Horses quarantined as a result of an Equine Herpesvirus (EHV-1) case in Saratoga’s Barn 86 will be allowed to race Aug. 1, provided there are no further positive cases.

Oklahoma Training Track-Saratoga
Saratoga’s Oklahoma Training Track splits its training times, allowing quarantined horses from Barn 86 on after the rest of the barns get their works in. This horse was not one of the quarantined animals. (Image: Francesca Le Donne)

The New York Racing Association made the announcement on Tuesday, citing the end of a 21-day quarantine in that barn. This happened after an unnamed, unraced filly developed a fever on July 11. The filly, trained by Jorge Abreu, went to Rood & Riddle Hospital, where she underwent a battery of tests.

On July 15, a positive test for EHV-1 came back and the New York State Veterinarian and New York State Medical Director imposed a 21-day quarantine on that barn. Dr. Luis Castro at Rood & Riddle treated the filly, who improved enough to recover at a private farm in Saratoga County. She remains under veterinary supervision, according to the NYRA.

Abreu and Kenny McPeek share stalls in that barn, taking 46 combined horses out of racing and training with Saratoga’s general horse population. Those horses, which includes McPeek’s star filly – Swiss Skydiver — may not race or train with other barns during the quarantine period.

No further cases of EHV-1 emerge thus far

Instead, they put their work in at Saratoga’s Oklahoma Training Track from 11 a.m. to 12:30 p.m. ET. That’s the time most runners are resting in their barns.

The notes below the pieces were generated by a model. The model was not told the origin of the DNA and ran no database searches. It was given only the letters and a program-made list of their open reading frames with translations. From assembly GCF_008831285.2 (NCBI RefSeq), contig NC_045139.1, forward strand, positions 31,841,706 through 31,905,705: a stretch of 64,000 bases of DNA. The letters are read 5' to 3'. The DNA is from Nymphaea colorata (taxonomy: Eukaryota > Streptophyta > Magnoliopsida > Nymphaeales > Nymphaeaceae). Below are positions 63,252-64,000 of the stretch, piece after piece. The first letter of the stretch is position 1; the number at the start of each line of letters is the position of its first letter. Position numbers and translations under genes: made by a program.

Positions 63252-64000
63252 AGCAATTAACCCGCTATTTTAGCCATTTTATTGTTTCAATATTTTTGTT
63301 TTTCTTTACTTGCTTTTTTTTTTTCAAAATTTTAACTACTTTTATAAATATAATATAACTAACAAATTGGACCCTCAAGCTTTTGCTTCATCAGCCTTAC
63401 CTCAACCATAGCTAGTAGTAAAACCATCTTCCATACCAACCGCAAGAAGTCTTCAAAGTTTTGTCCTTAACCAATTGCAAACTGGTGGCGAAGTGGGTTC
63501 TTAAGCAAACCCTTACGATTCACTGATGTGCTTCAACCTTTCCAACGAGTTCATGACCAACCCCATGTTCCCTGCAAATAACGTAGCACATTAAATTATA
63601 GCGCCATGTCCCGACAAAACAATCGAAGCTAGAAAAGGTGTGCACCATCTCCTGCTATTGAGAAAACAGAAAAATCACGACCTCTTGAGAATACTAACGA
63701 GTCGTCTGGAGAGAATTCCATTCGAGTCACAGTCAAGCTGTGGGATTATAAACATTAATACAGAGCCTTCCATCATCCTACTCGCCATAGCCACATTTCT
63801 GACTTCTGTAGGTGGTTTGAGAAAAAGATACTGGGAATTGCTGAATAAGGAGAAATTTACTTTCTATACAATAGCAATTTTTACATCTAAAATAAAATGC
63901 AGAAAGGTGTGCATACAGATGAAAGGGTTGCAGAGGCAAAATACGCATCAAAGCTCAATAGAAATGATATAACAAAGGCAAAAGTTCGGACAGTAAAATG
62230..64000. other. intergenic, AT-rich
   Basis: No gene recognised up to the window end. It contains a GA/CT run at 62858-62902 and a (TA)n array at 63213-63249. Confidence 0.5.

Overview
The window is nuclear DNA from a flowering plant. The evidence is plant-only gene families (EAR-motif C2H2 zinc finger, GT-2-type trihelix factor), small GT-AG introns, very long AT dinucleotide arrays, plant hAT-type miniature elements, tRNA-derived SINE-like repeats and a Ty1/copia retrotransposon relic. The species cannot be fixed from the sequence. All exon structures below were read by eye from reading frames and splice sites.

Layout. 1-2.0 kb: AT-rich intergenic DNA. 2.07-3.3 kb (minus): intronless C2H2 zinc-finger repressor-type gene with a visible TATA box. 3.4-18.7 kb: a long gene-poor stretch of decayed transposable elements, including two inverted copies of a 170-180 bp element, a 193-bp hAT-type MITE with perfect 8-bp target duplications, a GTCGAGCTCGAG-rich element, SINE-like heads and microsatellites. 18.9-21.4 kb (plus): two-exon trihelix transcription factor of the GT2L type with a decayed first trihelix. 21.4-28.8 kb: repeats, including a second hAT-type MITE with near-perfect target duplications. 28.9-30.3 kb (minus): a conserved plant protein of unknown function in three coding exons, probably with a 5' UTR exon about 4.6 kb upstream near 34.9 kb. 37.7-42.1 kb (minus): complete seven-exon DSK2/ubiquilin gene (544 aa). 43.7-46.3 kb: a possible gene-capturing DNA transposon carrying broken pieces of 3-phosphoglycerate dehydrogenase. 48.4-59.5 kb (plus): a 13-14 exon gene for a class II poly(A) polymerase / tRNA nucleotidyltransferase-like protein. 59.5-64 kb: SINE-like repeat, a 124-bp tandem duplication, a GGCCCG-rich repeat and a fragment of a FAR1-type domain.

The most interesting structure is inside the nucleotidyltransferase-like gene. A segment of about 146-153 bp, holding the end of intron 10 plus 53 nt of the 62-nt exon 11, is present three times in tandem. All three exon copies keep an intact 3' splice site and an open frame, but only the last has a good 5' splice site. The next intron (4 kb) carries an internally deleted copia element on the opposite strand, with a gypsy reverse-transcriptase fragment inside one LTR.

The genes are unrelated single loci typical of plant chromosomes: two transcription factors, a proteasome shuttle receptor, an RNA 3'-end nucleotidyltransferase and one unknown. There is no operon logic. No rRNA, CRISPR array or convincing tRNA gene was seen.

As of Tuesday, none of Abreu’s or McPeek’s horses exhibited any symptoms of EHV-1. All 46 horses in Barn 86 undergo daily temperature checks. Veterinarians also examine them for any other symptoms.

EHV-1 is one of the most dangerous of the five strains of the disease. The American Association of Equine Practitioners website explains that EHV-1 “can cause four manifestations of disease in horses, including neurological form, respiratory disease, abortion, and neonatal death.”

EHV-1 can be transmitted numerous ways

EHV-1 is highly contagious and can spread in numerous ways, beginning with nasal secretions from horse-to-horse contact. Contaminated equipment, trailers, feed, water buckets, grooming equipment, and human contact create other spreading factors.

Earlier this year, Maryland’s Laurel Park endured a 14-day EHV-1-mandated quarantine after a horse tested positive, Because of contact, four barns immediately went into quarantine and Laurel Park shut down racing for a day.

In early March, Gulfstream Park went under quarantine after a horse tested positive for EHV-1. That horse was eventually euthanized after suffering neurological issues, one of EHV-1’s symptoms. This came on the heels of outbreaks at the World Equestrian Center in Ocala, Florida, and in Europe.

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